Richard of Kilvington

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English philosopher, theologian, and controversialist; b. Diocese of York; d. London, by 1362. He was educated at Oxford (M.A. by 1331; B.Th. by 1335; D.Th. by 1350); canon of York, 1353; canon of St. Paul's, London, 1354; and dean of St. Paul's, 1354. In July of 1339, he was one of the envoys sent to negotiate with King Philip VI of France; between 1342 and 1344 he was, with his friend richard fitzralph, a member of the household of richard of bury, Bishop of Durham. As Fitzralph's ally in the antimendicant campaign of 1356 and 1357, he took a leading part in his controversy with the Franciscan Roger of Conway on evangelical poverty, but the treatises on this subject attributed to him seem to be no longer extant (Pro Armachano contra fratres, Contra Rogerum Conway, Contra mendicitatem otiosam ). Also attributed to him are Questiones de generatione et corruptione, a Commentary on the Sentences, Tractatus de intencionibus et remissionibus potenciarum, Sophismata, Sermo de adventu Domini, and probably Decem questiones morales super X libros Ethicorum Aristotelis. He is buried at St. Paul's.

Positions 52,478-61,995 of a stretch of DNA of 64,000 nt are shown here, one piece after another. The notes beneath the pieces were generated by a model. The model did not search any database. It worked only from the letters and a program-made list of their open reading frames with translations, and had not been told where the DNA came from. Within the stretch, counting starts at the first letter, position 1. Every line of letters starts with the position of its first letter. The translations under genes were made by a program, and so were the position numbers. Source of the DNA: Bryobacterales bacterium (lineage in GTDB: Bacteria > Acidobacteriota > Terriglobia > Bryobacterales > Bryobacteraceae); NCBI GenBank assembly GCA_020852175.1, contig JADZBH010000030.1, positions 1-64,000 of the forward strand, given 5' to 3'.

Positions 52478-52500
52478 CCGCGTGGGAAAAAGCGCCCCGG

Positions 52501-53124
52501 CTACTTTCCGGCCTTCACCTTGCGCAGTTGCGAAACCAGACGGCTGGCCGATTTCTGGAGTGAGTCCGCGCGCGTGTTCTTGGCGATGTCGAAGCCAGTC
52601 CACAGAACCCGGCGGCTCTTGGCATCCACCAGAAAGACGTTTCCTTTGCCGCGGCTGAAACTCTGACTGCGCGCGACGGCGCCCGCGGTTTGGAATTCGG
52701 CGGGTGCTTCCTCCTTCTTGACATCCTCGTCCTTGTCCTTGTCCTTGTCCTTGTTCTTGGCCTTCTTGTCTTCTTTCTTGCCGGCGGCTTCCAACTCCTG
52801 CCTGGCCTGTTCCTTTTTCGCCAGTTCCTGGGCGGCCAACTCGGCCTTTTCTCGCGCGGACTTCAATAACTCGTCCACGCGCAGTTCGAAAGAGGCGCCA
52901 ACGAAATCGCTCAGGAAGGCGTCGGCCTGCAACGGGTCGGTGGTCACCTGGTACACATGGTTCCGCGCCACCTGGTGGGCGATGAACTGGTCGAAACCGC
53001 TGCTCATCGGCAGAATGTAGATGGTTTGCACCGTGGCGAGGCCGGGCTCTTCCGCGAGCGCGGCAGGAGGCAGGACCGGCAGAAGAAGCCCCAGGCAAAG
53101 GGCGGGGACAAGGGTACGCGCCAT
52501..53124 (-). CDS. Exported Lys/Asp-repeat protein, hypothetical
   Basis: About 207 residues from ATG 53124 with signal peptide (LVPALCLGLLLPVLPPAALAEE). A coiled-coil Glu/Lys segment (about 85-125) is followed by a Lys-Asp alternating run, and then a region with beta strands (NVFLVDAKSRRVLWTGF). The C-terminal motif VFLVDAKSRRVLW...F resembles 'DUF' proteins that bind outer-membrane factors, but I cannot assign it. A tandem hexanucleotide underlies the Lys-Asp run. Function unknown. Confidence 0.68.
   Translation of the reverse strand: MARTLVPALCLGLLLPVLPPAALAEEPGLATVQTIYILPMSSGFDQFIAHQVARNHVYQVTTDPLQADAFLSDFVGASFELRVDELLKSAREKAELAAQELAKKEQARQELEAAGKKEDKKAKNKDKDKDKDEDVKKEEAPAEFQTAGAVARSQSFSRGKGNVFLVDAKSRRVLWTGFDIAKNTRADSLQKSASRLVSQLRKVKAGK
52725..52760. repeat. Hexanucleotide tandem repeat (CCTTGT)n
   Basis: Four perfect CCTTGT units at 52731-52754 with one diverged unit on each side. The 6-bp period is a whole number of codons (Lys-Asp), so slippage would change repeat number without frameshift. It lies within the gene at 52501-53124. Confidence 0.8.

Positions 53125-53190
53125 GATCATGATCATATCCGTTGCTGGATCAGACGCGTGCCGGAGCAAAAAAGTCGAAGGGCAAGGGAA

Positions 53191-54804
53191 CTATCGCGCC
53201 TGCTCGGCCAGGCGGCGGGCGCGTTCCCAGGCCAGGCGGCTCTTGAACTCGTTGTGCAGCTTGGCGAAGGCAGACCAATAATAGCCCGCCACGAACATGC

Bibliography: a. b. emden, A Biographical Register of the University of Oxford to a.d. 1500, 3 v. (Oxford 195759) 2:10501051. c. l. kingsford, The Dictionary of National Biography from the Earliest Times to 1900, 63 v. (London 18851900) 11:353; f. stegmÜller, Repertorium commentariorum in Sententias Petri Lombardi, 2 v. (Würzburg 1947) 1:347, where he is wrongly described as an Austin friar. On Kilvington's part in the antimendicant controversy, see a. gwynn, "Archbishop Fitzralph and the Friars," Studies 26 (1937): 5067. On Kilvington as philosopher, see a. lang et al., eds., Aus der Geisteswelt des Mittelalters, 2 v. (Münster 1935).

[t. p. dunning]